Luckily for Bivol, he has one of the best in the business. Before going into his offensive bag of tricks, Bivol uses his jab to soften up his opponents. Alvarez, known for his willingness to come forward, often flashes a high guard as he stalks his foes. For every step that Alvarez takes, Bivol should place his stinging jab into the face of his man. Alvarez’s ability to slip and counter is well chronicled but a well-timed jab can disrupt his defensive rhythm.
Be the bigger man
Although Alvarez has outboxed many high-level boxers, as of late, he appears hell-bent on ending his pugilistic night before the sound of the final bell. With stoppage victories in four of his five most recent ring appearances, including against Sergey Kovalev, another world titlist at 175 pounds.
Regardless of the pernicious knockout power Alvarez has displayed, Bivol has to remember one thing, he is the bigger man. Physicality hasn’t always been a major part of the Russian star’s career. Instead, he often opts to remain on the outside and outbox his opponents. While effective in most circumstances, Bivol can’t afford to simply sit back on his laurels and allow Alvarez to control the real estate of the ring. Come forward, push Alvarez back physically and remind him that he is, in fact, the bigger and stronger fighter.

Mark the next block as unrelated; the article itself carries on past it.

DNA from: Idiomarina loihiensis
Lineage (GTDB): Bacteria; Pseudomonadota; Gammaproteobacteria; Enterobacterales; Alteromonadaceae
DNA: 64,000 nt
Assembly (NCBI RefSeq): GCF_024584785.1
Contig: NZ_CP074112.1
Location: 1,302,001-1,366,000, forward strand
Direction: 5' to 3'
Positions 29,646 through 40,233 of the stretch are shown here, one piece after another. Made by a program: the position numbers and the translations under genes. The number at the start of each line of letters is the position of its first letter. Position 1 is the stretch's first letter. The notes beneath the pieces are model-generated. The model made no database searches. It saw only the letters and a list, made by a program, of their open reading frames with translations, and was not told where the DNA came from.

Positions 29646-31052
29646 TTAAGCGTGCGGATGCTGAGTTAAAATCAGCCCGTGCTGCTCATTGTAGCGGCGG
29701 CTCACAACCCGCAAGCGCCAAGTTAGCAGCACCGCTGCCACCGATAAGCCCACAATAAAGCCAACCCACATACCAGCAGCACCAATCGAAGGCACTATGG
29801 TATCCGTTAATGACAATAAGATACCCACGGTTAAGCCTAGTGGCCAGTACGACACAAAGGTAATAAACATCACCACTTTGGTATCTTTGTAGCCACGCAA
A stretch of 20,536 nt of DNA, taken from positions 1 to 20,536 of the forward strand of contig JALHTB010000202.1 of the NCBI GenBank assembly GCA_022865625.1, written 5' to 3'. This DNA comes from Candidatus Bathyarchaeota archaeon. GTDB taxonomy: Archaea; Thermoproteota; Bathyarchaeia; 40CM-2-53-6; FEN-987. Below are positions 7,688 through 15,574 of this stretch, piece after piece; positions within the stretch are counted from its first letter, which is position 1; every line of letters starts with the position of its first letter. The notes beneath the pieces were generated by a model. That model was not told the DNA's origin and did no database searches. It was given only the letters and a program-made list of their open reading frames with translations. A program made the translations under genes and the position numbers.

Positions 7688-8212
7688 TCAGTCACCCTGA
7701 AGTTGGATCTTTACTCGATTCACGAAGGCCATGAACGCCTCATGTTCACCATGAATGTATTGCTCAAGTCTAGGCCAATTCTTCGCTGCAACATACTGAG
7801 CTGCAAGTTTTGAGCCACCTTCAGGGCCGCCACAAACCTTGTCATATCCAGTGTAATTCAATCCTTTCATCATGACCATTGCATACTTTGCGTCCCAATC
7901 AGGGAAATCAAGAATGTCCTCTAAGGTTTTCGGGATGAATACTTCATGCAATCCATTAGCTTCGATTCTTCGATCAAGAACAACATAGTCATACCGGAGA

Land the right hand
During the early stages of Bivol’s career, he was miscast as a deleterious knockout artist. While he did real off six consecutive victories from 2014 to 2016, Bivol has been forced to enlist the help of three judge’s watching ringside for his past six bouts.